Irondequoit Bay

Irondequoit Bay is a large body of water located in northeastern Monroe County, New York. The bay, roughly 0.5 miles (0.80 km) wide and 4 miles (6.4 km) in length, is fed by Irondequoit Creek to the south and flows into Lake Ontario at its northern end. On average, the surface of Irondequoit Bay rests at 245 feet (75 m) above sea level and is 80 feet (24 m) deep at its deepest point a short distance north of the Irondequoit Bay Bridge carrying the six-lane New York State Route 104 over the bay.[3]

Irondequoit Bay
IrondequoitBayViewedFromLucienMorinPark.JPG
View from Lucien Morin Park in Penfield, New York
Irondequoit Bay is located in New York
Irondequoit Bay
Irondequoit Bay
Coordinates43°12′18″N 77°31′52″W / 43.205°N 77.531°W / 43.205; -77.531Coordinates: 43°12′18″N 77°31′52″W / 43.205°N 77.531°W / 43.205; -77.531
TypeBay
Native nameO-nyiu-da-on-da-gwat[1]  (Seneca)
Etymology"It turns out"/"It goes aside"[1]
Primary inflowsDensmore Creek, Irondequoit Creek
Primary outflowsLake Ontario
Managing agencyNew York State Department of Environmental Conservation
Max. length4 miles (6.4 km)
Max. width0.5 miles (0.80 km)
Surface area1,660 acres (670 ha)[2]
Max. depth73 feet (22 m)[2]
Shore length117.7 miles (28.5 km)[2]
Surface elevation250 feet (76 m)[2]
IslandsFish Island, Held Island, Snider Island
SettlementsIrondequoit, Penfield, Webster
1 Shore length is not a well-defined measure.

The center of the bay acts as the eastern border for the town of Irondequoit and the western border of the towns of Penfield and Webster. The Irondequoit–Penfield boundary continues along the center of Irondequoit Creek south of the New York State Route 404 float bridge.[3]

During the past million years there were four glacial ages that covered the Rochester area with ice and impacted the geography of the area. The most recent glacier that left evidence here was about 100,000 years ago and it caused compression of the earth by as much as 2,500 feet (760 m).[4] About 12,000 years ago, the area underwent massive changes, which included the rerouting of the Genesee River and other water bodies. Since the earth rebounded from the melting glaciers more rapidly in Canada than in New York, water from Lake Ontario was spilled over New York due to its lower elevation. During this time, the original outlet of the Genesee River was flooded out, creating Irondequoit Bay.[5]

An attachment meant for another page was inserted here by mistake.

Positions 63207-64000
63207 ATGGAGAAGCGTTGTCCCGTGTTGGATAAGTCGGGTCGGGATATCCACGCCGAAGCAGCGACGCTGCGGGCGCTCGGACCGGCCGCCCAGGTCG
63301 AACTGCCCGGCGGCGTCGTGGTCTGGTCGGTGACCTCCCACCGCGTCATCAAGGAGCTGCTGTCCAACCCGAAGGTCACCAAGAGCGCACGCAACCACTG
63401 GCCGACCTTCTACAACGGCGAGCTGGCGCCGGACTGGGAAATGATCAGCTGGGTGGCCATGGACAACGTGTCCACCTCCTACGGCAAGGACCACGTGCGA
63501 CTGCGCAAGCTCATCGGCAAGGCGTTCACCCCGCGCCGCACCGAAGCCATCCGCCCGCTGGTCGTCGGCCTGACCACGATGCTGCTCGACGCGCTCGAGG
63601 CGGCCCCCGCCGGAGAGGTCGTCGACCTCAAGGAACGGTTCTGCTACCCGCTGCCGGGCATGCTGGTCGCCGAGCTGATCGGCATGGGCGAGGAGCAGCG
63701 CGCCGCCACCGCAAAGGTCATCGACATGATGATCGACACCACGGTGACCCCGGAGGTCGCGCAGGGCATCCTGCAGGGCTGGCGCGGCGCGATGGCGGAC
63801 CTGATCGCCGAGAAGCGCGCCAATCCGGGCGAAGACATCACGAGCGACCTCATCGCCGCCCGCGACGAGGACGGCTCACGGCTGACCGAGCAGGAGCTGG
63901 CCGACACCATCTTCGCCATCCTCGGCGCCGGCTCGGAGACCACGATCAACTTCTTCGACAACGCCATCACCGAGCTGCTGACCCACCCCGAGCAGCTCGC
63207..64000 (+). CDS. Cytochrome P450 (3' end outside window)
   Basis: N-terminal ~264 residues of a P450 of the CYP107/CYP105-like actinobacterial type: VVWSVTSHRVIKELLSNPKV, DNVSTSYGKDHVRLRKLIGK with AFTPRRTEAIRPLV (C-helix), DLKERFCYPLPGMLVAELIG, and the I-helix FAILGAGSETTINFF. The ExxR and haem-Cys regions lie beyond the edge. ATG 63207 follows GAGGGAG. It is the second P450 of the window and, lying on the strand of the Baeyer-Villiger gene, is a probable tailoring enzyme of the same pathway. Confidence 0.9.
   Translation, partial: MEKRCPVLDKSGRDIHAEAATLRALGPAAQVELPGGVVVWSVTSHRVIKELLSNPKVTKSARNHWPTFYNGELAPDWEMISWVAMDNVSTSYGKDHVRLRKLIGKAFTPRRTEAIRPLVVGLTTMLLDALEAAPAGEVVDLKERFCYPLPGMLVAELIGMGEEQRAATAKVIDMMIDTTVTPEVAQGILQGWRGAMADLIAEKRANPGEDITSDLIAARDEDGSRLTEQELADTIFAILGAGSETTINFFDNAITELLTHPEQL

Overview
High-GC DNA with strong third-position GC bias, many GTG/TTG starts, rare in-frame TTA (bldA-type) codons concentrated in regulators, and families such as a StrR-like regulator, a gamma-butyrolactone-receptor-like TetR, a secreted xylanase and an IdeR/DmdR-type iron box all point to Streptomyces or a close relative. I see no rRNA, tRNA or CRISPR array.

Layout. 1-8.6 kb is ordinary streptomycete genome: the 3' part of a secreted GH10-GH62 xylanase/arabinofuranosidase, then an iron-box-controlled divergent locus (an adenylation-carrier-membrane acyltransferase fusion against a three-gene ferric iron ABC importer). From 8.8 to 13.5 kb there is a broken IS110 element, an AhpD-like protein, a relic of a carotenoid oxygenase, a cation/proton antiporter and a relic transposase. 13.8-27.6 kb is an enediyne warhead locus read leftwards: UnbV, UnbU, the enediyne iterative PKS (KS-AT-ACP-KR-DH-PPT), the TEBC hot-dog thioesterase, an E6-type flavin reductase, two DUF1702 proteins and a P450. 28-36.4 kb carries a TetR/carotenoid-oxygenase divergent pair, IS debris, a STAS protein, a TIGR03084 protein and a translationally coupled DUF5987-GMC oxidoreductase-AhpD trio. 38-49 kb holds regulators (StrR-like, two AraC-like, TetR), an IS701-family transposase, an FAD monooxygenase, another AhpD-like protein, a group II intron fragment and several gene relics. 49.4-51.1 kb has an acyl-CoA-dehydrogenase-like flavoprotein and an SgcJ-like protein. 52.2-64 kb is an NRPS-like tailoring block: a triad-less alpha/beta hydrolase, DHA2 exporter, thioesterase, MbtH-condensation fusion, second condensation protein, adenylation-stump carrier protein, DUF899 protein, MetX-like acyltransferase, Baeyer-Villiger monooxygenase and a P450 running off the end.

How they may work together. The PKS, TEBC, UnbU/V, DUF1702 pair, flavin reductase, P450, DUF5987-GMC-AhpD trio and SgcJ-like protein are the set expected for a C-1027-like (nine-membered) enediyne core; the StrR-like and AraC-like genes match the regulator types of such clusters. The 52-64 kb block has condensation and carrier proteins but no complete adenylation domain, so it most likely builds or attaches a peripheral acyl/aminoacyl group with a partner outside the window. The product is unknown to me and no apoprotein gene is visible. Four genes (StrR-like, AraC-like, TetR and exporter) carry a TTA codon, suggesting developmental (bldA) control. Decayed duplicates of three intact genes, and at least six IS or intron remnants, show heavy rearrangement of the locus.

On a French map of the area from 1688 titled "Le Lac Ontario"[6] Irondequoit Bay was referred to as the "swamp of the Senecas".[7] Prior to the 1840s, the bay was known as "Teoronto Bay." [8]

Seven parks abut the bay:

See alsoEdit

ReferencesEdit

  1. ^ a b Peck, William (1884). Semi-centennial History of the City of Rochester With Illustrations and Biographical Sketches of Some of Its Prominent Men and Pioneers (PDF). Library of American civilization. Syracuse, New York: D. Mason. p. 35. OCLC 12540107. Archived from the original (PDF) on 2009-01-06. Retrieved 2014-11-30. Alt URL
  2. ^ a b c d "Irondequoit Bay". http://www.dec.ny.gov. Albany, New York: New York State Department of Environmental Conservation. Retrieved 2014-11-30. External link in |website= (help)
  3. ^ a b Rochester East, NY Quadrangle (Map). United States Geological Survey. Retrieved 2008-07-11.
  4. ^ "Geology: 100,000 years ago". Rochester's History: An Illustrated Timeline. Archived from the original on 2008-06-03. Retrieved 2008-07-11.
  5. ^ "Geology: 12,000 years ago". Rochester's History: An Illustrated Timeline. Archived from the original on 2008-06-03. Retrieved 2008-07-11.
  6. ^ "1688 Map of Lake Ontario". Retrieved 2008-07-11.
  7. ^ David Y. Allen. "French Mapping of New York and New England, 1604-1760". Stony Brook University. Retrieved 2008-07-11.
  8. ^ "1829 Map of Monroe County, New York". Retrieved 2008-07-11.
  9. ^ "Map of the Town of Webster, Monroe County" (PDF). Town Map Series. Rochester, New York: GIS Services Division, Department of Environmental Services. 2012-01-04. Retrieved 2013-02-03. External link in |work= (help)
  10. ^ a b c "Map of the Town of Penfield, Monroe County" (PDF). Town Map Series. Rochester, New York: GIS Services Division, Department of Environmental Services. 2012-01-04. Retrieved 2013-02-03. External link in |work= (help)
  11. ^ a b "Map of the Town of Irondequoit, Monroe County" (PDF). Town Map Series. Rochester, New York: GIS Services Division, Department of Environmental Services. 2012-01-04. Retrieved 2013-02-03. External link in |work= (help)
  12. ^ "Brooks dedicates park in honor of President Lincoln's 200th birthday" (PDF). Town of Penfield. 2008-02-12. Retrieved 2013-12-23.
  13. ^ "Sandbar Park". Facilities. Webster, New York: Webster Parks and Recreation Department. Archived from the original on 2014-06-06. Retrieved 2013-02-03. External link in |work= (help)

External linksEdit